The appellants also note, “The current design is not in harmony with existing structures and appears to be imposing, commercial and will have extreme differences in scale from the neighborhood homes.”
Staff counters, “Staff believes that the building would be in harmony with the existing structures when considered in the context of all uses and buildings in the surrounding area. In this case, the project is located across the street from single-family residential uses but also adjacent to a church and in the vicinity of other multi-family residential buildings located in the R-3-M district.
“When the area is viewed as a whole, the case could be made that the existing single family dwellings on the subject site are out of scale with the R-3-M district in which the proposed project is located, given the area is nearly fully developed with multi-family residential buildings.”
The appellants argue, “In-fill guidelines state avoid constructing a new larger building to an existing adjacent smaller building without mitigating the impacts of scale/form differences, privacy and light and air.”
Staff responds, “The project is located adjacent to the Lutheran Church to the south and a multi-family triplex to the north. While the triplex is a smaller building than the proposed building, the infill guidelines do not prohibit a new larger building, and intentionally allow flexibly to recognize the unique circumstances of every site.”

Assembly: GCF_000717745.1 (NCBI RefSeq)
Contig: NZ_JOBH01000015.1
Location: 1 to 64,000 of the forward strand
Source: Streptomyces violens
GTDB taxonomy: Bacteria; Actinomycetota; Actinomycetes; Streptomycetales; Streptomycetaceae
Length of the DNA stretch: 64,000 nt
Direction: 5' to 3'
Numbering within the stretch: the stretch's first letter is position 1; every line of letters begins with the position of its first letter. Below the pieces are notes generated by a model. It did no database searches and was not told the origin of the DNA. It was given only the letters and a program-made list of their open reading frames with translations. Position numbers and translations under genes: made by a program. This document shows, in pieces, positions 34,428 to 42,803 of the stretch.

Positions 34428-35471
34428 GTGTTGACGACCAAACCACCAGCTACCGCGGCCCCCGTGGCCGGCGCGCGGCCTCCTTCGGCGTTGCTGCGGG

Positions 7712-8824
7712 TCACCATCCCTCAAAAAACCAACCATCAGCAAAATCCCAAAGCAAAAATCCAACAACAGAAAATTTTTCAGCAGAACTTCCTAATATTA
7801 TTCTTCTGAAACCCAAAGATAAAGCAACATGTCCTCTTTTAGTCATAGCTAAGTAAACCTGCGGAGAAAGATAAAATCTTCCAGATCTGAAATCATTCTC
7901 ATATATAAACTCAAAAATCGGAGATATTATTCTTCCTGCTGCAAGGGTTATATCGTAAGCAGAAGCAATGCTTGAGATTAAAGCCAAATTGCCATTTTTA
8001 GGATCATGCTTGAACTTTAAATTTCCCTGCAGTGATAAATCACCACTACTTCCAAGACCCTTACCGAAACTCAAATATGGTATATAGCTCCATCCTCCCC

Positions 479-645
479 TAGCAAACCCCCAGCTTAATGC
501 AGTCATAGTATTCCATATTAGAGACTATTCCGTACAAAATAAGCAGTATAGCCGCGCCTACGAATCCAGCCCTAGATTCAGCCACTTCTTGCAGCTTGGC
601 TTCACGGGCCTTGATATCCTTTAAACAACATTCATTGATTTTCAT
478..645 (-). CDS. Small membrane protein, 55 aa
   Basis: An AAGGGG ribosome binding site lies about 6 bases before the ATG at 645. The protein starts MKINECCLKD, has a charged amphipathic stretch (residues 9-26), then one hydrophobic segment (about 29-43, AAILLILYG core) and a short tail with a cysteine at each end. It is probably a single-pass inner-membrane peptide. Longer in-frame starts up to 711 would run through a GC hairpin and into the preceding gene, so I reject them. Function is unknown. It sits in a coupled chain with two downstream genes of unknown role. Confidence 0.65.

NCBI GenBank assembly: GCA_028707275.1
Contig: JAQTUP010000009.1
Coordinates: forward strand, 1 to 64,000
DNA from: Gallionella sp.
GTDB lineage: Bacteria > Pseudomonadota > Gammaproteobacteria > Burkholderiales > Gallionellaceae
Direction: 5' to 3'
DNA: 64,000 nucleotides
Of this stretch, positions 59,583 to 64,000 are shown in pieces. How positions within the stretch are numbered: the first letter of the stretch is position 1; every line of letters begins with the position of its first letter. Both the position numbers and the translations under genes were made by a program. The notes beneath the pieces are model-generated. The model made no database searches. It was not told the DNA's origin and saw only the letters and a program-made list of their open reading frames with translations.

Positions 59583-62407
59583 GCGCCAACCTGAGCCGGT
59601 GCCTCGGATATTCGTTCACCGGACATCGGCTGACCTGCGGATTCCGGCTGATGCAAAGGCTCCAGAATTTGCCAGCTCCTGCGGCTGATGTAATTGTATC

Third, the appellants argue there are “too many units,” stating, “The project would normally have a limit of a certain number of units but because the project has one affordable unit for lower income renters, it is allowed to have more units and to exceed both the normal setback and the usual height requirements. We believe this is disingenuous.”
Staff writes, “The applicant is providing one affordable unit for the project, which under Government Code Section 65915-65918 entitles the project to increased density and incentives that may include modifications to architectural standards required under the City’ zoning such as reduced setbacks, reduced parking, and other incentives.
“Under state law the project is receiving a density bonus that increases the maximum number of units allowed on the site from 9 to 11. The applicant is entitled to and utilizing one incentive to modify the rear yard setback from a minimum of 25 feet required under the R-3 zoning to 22 feet.”
Finally, the appellants argue that the proposed structure is too tall.
Staff responds, “The maximum height of a building in the R-3-M zoning is three stories or 38 feet. Section 40.27.080 of the Municipal Code permits for a “Minor Modification” for up to a 10% increase or decrease in development standards including building setbacks, lot coverage, structure size, structure height, usable open space, parking and parking space.
“The applicant has requested a modification to allow an increase in the height of the building from 38 feet to approximately 41 feet, 5 inches by incorporating a peaked roof…”
Staff writes that it has “has addressed the items raised in the Appeal and recommends that the Planning Commission deny (the appeal) thereby upholding administrative approval of (the project).”
In a statement from Chamber CEO Christina Blackman, “The Davis community has a broad residential base with varying housing needs. Your chamber will continue to inform you of projects and opportunities to get involved. While the board has not weighed in on this particular project, as always, we encourage our members to review projects and be part of the dialogue.”
—David M. Greenwald reporting